6. Can you provide insights into the stories behind specific historical passports that offer unique insights into past travel and migration trends?
7. What role did passports play during significant historical events, such as wartime travel restrictions or international treaties?
During war, a passport could have been a matter of life or death. Especially, when we are looking into WWII and the Holocaust. And yes, during that time, passports and similar documents were often forged to escape and save lives. Example...
8. How has the emergence of digital passports and biometric identification impacted the world of passport collecting?
Current modern passports having now often a sparkling, flashy design. This has mainly two reasons. 1. Improved security and 2. Displaying a countries' heritage, icons, and important figures or achievements. I can fully understand that those modern documents are wanted, especially by younger collectors.
9. Are there any specialized collections of passports, such as those from a specific country, era, or distinguished individuals?
Yes, the University of Western Sidney Library has e.g. a passport collection of the former prime minister Hon Edward Gough Whitlam and his wife Margaret. They are all diplomatic passports and I had the pleasure to apprise them. I hold e.g. a collection of almost all types of the German Empire passports (only 2 types are still missing). Also, my East German passport collection is quite extensive with pretty rare passport types.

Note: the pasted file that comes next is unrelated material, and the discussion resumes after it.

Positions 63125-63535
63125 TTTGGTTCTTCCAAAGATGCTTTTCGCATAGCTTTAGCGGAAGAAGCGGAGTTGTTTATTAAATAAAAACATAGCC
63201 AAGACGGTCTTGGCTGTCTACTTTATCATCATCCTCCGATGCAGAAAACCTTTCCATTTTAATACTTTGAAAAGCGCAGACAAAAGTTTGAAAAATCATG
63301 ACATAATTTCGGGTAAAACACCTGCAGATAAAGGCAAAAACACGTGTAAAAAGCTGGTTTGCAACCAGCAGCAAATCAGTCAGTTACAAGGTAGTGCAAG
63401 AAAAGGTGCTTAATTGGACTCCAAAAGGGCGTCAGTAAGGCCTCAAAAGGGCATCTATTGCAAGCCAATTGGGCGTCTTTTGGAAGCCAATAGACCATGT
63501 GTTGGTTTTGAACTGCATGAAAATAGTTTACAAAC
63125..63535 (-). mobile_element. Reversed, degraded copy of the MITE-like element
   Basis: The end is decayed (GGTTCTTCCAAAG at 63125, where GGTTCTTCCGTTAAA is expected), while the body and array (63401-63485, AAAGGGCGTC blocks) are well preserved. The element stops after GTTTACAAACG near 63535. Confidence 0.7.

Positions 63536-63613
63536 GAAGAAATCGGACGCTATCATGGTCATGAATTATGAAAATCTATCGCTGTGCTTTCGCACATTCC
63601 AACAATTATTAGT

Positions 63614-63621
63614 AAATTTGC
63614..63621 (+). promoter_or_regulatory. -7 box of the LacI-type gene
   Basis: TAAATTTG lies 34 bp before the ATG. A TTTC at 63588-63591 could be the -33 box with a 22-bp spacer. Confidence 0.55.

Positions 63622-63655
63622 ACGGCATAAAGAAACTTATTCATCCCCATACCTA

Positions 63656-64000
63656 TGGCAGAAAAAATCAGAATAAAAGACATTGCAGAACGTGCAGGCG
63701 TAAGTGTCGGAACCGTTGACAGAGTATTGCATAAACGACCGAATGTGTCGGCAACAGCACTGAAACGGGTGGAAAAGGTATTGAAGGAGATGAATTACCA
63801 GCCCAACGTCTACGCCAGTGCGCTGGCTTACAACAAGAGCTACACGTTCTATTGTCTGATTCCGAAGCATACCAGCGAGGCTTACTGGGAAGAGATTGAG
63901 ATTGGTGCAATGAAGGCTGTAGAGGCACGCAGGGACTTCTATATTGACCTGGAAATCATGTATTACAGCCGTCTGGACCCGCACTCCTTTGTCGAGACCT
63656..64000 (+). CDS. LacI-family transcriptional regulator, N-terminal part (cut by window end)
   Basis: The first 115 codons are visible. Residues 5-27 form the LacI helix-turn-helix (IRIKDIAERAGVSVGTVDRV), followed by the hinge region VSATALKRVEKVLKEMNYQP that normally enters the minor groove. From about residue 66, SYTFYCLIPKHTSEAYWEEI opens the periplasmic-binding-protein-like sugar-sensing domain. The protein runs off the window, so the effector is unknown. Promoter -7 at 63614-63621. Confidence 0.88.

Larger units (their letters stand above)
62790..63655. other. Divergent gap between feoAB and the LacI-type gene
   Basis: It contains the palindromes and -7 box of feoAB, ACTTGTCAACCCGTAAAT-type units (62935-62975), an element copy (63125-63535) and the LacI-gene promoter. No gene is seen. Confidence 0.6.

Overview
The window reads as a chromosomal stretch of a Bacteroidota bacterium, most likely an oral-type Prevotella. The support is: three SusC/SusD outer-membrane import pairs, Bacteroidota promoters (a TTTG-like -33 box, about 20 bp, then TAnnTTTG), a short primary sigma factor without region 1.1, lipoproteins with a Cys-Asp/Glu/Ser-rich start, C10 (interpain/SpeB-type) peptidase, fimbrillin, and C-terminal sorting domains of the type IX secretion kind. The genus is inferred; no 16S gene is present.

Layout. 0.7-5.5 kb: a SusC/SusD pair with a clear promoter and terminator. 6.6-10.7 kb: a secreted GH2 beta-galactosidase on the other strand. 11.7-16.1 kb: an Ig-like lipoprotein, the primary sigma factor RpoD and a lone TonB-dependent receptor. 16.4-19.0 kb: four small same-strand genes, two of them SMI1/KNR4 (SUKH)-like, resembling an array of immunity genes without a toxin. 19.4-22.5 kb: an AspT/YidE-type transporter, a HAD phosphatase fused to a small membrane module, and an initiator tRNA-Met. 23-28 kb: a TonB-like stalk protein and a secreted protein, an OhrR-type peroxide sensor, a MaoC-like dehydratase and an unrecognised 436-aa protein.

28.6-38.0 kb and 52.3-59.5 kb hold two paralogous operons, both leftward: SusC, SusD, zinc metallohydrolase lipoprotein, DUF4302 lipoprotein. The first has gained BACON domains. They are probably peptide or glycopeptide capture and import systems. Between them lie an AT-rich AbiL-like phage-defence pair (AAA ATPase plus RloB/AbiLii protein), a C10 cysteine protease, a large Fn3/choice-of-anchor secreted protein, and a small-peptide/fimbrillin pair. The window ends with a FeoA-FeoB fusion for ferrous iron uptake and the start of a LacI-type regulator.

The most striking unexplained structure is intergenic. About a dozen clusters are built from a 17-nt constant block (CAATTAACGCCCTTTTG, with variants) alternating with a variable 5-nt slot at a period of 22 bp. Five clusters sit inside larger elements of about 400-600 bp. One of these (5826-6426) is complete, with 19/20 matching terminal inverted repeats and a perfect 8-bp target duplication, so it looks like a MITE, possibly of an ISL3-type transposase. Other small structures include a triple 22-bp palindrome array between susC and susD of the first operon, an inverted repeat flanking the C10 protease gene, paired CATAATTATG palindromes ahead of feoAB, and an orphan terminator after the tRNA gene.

10. Where can passport collectors find reliable resources and reputable sellers to expand their collection and learn more about passport history?
A good start is eBay, Delcampe, flea markets, garage or estate sales. The more significant travel documents you probably find at the classic auction houses. Sometimes I also offer documents from my archive/collection. See offers... As you are already here, you surely found a great source on the topic 😉
11. Is vintage passport collecting legal? What are the regulations and considerations collectors should know when acquiring historical passports?
First, it's important to stress that each country has its own laws when it comes to passports. Collecting old vintage passports for historical or educational reasons is safe and legal, or at least tolerated. More details on the legal aspects are here...
Does this article spark your curiosity about passport collecting and the history of passports? With this valuable information, you have a good basis to start your own passport collection.